with Holly McNarland
House Of Blues, Orlando • 11.6.97
Downtown Disney Westside made its official debut recently with a star-studded party that included free booze and victuals. Besides the names that were haphazardly tacked on for marquee value, performances by Trisha Yearwood, Meredith Brooks, Sister Hazel, and Olive were among the acts that raved it up in short sets on the main stage.
But a truly dynamic full-length show went down inside the House Of Blues, where the stage is nice and low; where you can really link up with a performer.
Holly McNarland has a voice with the power of a jet taking off, and she sliced it through the middle of the songs in her band’s set. Slight of stature but slinging her guitar with blessed assurance, Holly excused herself for wanting to do a cover and then launched into a blistering rendition of Phil Collins’ “In The Air Tonight.” Though the floor was sparse and many on the sides of the music hall seemed to be engaged in other activities — it seems that every head raised to consider this diminutive lass wail and wage holy war with the song. Damn. Is that going on the album?
Soon, the floor packed in and the curtains parted ways to reveal The Wallflowers walking out on stage. Jakob Dylan looked natty, wearing an olive suit and black tie. With a glance towards drummer Mario Calire, the group broke into the Rod Stewart classic “Tonight’s The Night” and then tore into “Ashes To Ashes,” from their first album. Mic levels on Jakob were low, but one could still make out his easy-going tones that traded space with the evil Michael Ward on guitar. Bald and kinetic — that’s this guy, beating out clean sugary chords one moment and then stirring up a feedback stew the next. Keyboardist Rami Jaffee coaxed resonant bubbles of sound out of a ancient Hammond that made up part of his block. Without so much as a burp in between songs, bassist Greg Richling led the band into “One Headlight” before anyone had a chance to recognize the chord changes.
Here, Jakob stopped being so laid-back and let loose the powerful wail that, sorry purists, puts his old man to shame. After dropping the platinum song on the crowd like a gold boulder, Dylan smiled and looked at the front row of freaked-out women. “I have the distinct feeling that not everyone here bought tickets,” he said with a wry tone and then with a guitar change, kicked into “Bleeders” and the new single “Three Marlenas.” Ward stepped forward for several nail-biting solos and then passed the ball to Jaffee, whose playing style can be summed up in one word: liquid. For the bulk of the show, only pedal and pump organs were used, contributing to the vintage nature of the band’s tunes.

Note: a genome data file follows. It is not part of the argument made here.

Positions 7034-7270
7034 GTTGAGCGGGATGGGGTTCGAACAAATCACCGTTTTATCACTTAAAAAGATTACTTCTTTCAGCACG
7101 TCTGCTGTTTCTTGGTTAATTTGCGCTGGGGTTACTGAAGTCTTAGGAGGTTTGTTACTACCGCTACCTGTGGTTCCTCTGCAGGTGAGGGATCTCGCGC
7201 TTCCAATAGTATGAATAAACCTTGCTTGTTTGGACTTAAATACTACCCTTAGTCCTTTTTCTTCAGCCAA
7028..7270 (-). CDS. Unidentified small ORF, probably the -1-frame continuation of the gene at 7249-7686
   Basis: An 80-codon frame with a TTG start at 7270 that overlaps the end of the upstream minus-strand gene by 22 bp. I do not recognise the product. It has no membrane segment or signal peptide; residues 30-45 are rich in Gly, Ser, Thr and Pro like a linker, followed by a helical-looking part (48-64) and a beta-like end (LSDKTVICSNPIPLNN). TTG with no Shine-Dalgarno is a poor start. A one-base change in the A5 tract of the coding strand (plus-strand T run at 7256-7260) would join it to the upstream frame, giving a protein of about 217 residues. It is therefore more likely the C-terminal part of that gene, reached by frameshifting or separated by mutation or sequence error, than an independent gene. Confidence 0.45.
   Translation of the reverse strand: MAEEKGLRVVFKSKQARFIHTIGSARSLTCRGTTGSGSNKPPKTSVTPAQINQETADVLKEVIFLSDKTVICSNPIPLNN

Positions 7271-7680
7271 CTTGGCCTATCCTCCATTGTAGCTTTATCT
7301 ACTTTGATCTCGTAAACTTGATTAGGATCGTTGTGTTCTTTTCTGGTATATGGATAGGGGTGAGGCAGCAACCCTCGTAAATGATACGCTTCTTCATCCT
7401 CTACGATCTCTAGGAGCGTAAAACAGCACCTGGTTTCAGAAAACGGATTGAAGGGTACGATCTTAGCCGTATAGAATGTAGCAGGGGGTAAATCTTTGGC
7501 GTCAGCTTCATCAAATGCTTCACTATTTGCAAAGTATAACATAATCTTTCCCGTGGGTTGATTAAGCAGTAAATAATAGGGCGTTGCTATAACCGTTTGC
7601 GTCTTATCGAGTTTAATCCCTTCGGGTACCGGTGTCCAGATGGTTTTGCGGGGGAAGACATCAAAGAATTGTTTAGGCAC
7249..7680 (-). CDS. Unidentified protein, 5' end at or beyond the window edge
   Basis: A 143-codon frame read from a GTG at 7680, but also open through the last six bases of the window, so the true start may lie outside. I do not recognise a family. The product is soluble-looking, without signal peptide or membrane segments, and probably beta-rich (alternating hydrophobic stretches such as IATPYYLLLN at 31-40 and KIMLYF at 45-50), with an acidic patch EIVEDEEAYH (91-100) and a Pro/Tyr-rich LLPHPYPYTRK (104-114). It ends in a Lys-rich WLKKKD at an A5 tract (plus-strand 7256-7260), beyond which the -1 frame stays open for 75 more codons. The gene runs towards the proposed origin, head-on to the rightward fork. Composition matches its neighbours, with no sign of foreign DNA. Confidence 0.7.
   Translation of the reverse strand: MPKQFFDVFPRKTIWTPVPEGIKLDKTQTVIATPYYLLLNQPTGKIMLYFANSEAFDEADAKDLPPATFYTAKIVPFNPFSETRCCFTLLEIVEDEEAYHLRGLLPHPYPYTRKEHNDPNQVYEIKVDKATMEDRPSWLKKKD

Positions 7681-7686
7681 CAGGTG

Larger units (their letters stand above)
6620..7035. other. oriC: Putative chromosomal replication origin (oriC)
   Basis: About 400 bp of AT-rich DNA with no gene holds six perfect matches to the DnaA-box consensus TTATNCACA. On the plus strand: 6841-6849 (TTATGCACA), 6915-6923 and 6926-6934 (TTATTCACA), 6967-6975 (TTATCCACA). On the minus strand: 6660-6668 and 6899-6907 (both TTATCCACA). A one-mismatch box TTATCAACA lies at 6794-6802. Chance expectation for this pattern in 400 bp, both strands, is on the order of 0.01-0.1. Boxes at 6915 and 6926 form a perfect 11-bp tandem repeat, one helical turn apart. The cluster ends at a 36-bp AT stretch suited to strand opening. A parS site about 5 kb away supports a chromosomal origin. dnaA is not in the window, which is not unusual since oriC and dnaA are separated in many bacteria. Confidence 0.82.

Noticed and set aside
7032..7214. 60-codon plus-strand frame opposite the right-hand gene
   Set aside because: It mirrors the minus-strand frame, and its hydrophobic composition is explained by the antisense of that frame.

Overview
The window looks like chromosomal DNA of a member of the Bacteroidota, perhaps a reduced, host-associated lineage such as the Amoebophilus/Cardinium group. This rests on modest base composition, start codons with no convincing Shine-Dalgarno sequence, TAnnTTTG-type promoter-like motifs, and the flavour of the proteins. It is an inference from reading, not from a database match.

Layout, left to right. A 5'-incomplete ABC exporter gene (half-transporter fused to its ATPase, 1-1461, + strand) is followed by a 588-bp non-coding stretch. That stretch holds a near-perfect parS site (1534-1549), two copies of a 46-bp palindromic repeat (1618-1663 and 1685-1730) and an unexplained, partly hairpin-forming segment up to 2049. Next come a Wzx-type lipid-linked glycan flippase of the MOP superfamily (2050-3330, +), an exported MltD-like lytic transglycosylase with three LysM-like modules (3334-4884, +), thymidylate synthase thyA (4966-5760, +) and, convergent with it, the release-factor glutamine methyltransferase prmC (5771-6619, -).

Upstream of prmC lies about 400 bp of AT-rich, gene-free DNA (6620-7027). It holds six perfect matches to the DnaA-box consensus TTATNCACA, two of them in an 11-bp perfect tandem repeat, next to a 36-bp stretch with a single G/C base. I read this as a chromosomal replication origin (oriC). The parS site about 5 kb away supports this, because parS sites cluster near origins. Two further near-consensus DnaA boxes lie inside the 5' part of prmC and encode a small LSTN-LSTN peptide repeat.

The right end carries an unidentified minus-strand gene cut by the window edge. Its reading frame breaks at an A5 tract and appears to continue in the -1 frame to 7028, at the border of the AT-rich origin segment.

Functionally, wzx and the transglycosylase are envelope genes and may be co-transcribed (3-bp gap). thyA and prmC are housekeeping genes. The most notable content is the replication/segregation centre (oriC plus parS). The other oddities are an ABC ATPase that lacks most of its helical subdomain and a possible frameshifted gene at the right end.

Though Jakob didn’t move around much, he seemed to finally open up and begin to enjoy himself with “Sixth Avenue Heartache” (was that a smile, Mr. Dylan?) and “Laughing Out Loud.” Media parties are regularly suit-affairs, political bullshit and glad-handing. “Welcome to Planet Hollywood,” cracked Jakob, scanning the upper levels of execs and their guests. “That was a joke, I know exactly where we are — ” But once he realized that there were truly fans on-hand, the veneer fell away and the performer came on with a vengeance. At one point, a lady made her way on-stage and was pulled away by a burly stage tech. During a break in songs, she actually got Dylan to come forward and agree to another shot at it for picture’s sake.
After covering “Tracks Of My Tears” and rocking out “The Difference,” the band cleared the stage, and then encored with “Josephine” and “Cadillacs,” during which the self-effacing Jakob made sure each of his band had the chance to be appreciated in their own spotlight. The only drawback to the entire show was barely being able to hear the poetic Dylan’s vocals over the razor-edge backing of the band — but the trade-off, I suppose, is being able to look up and notice that a performer is actually looking at you, inviting a shared moment or two. Often looking out into the crowd, Dylan seemed to do just that, using the concert as a chance to connect with the people who buy the records.
And to rock the house, of course.